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Topic:
OT: Public key cryptography [22+ min]
Replies:
2
Last Post:
Feb 29, 2012 4:21 PM




Re: OT: Public key cryptography [22+ min]
Posted:
Feb 29, 2012 4:21 PM


On Mar 1, 7:06 am, PD <thedraperfam...@gmail.com> wrote: > On 2/29/2012 2:58 PM, Sam Wormley wrote: > > > Public key cryptography (22+ minute video) > >http://www.sciencedump.com/content/publickeycryptography > > > DiffieHellman key exchange explained with color mixing! > > Brilliant!
I worked out an example a few years ago.
In the RSA cryptosystem, two integers e and n are given as public keys. If a message m is converted to an integer less than n, then m may be encryped according to the formula
c = m^e mod n
The intended receiver has a private key that consists of two prime factors, p and q, of n. In other words, n = pq. This means that the receiver of the message can easily find an integer d such that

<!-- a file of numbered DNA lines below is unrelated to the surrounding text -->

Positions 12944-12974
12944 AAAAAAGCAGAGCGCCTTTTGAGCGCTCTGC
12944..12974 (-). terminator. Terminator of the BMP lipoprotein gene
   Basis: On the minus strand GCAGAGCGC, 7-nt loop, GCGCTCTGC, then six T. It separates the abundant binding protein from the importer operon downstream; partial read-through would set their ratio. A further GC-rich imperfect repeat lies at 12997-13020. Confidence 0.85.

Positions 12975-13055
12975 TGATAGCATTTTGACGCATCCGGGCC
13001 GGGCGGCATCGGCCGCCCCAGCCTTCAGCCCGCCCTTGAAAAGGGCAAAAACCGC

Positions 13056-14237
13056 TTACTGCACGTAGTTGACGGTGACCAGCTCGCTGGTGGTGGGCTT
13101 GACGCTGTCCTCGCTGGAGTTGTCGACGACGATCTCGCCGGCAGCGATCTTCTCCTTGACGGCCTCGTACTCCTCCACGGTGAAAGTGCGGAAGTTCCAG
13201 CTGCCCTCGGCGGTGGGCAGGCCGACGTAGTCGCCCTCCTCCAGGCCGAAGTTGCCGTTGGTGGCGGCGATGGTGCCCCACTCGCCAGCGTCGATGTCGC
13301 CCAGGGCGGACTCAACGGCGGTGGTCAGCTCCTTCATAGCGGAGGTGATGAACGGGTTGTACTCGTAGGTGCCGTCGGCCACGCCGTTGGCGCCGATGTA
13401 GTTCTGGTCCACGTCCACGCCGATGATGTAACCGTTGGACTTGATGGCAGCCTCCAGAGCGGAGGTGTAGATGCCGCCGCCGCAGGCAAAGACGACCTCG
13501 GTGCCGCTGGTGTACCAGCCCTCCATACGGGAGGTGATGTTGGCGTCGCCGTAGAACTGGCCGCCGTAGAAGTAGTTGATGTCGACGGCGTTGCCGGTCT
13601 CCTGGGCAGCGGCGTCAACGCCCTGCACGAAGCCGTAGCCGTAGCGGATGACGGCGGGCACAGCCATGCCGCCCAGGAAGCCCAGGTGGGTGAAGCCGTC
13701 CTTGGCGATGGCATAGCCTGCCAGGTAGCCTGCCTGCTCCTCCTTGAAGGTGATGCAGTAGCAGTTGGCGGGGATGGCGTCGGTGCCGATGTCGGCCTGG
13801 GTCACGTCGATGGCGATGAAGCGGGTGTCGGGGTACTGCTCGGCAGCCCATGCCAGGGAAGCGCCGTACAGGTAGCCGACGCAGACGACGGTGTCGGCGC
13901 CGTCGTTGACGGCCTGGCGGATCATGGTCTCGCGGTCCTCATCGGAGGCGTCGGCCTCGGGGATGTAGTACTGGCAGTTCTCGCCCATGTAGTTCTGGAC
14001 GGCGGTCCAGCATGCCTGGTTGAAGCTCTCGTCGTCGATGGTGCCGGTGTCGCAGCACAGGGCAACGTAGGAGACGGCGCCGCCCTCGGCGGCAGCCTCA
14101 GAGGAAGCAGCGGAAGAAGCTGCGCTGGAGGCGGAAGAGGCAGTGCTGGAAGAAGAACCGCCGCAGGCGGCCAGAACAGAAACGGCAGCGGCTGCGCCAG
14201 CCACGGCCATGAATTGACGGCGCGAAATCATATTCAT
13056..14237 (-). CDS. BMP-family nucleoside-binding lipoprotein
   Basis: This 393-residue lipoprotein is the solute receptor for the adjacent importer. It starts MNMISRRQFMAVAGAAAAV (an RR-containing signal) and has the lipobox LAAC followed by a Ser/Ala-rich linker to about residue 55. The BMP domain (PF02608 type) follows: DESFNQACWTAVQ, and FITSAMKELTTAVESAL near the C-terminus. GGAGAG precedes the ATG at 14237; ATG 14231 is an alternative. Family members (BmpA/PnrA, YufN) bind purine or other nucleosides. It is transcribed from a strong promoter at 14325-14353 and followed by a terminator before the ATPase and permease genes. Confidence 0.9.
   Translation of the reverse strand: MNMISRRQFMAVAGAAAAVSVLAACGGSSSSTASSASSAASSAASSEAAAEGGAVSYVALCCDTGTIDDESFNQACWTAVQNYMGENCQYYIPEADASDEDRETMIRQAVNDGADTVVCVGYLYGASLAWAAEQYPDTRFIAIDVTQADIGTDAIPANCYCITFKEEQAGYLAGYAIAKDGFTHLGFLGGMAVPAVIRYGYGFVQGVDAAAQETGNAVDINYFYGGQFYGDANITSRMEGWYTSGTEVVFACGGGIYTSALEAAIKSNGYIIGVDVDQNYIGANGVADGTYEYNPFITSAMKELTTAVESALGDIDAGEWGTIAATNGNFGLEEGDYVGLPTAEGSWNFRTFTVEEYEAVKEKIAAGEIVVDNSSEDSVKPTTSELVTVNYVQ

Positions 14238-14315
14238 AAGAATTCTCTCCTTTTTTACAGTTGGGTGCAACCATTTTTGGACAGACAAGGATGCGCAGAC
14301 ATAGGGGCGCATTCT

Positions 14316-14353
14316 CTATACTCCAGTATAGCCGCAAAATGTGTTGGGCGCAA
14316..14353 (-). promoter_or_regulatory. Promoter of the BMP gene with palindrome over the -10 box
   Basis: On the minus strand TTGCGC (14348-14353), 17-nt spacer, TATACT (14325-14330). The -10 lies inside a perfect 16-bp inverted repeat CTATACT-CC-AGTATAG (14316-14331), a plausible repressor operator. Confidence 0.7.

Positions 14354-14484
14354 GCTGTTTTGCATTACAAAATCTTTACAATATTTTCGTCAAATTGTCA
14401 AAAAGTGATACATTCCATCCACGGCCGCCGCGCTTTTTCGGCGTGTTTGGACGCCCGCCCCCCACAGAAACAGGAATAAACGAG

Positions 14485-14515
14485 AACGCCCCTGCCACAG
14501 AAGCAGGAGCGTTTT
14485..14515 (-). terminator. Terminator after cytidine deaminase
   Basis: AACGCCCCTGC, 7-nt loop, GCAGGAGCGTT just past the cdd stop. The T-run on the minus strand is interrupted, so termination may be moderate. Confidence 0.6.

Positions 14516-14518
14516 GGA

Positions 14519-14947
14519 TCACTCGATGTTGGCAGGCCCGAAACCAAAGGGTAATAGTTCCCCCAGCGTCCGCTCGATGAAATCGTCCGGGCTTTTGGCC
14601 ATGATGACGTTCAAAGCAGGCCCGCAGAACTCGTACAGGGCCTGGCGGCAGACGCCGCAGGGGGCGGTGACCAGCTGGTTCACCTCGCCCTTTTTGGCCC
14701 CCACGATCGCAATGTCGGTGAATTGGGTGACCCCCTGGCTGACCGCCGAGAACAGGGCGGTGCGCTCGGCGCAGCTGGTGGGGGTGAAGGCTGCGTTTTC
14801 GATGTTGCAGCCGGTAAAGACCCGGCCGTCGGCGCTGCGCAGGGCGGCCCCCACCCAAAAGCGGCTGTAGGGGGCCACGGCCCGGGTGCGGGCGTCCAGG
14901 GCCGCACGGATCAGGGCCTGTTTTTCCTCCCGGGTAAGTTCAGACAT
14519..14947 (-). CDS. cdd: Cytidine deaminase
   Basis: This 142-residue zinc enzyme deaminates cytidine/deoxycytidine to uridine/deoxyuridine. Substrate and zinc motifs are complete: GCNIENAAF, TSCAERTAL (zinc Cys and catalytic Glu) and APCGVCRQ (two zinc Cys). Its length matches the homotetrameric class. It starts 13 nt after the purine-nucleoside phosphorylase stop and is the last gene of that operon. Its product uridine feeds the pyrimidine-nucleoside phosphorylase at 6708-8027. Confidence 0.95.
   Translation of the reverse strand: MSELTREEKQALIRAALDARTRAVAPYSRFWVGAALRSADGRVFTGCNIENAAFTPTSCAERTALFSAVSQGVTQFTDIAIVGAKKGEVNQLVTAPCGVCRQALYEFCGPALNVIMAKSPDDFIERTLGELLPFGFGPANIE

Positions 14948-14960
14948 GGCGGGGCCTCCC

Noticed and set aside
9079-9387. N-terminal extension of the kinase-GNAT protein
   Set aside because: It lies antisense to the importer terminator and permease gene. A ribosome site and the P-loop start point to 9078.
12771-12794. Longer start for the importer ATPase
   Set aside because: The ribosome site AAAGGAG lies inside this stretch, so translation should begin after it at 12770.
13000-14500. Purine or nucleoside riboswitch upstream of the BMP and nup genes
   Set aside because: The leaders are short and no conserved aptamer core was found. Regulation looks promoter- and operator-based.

ed = 1 mod t(n) where t(n) = (p1)(q1). To decipher message c, the receiver computes c^d mod n. This number can be analyzed as follows: c^d mod n = m^(ed) mod n = m^(kQ(n)+1) mod n for some integer k = m.m^(kQ(n)) mod n = m mod n since m^(Q(n)) = 1 mod n = m
****EXAMPLE****
The message has to be smaller than the primes, so our message is 2, or 'B', say I want to buy on your secret stock website.
m=2 e=7 (any medium odd number I think) n=pq = 3 * 5 = 15
encryption = c = m^e mod n = 2^7 mod 15 = 128 mod 15 = 8 (15 is a factor of 120)
so you send me e=7, and n=15 I send you 8.
ed = 1 mod (p1)(q1) ed = 1 mod (2 * 4) ed = 1 mod 8 ed = 1, 9, 17, 25, 33, 41, 49... 7d = 49 d = 7 c^d mod n = 8^7 mod 15 = 2 (just use calculator) = m
So you decode 8 into 2, because you know e=7, p=3 and q=5
Herc  http://Matheology.com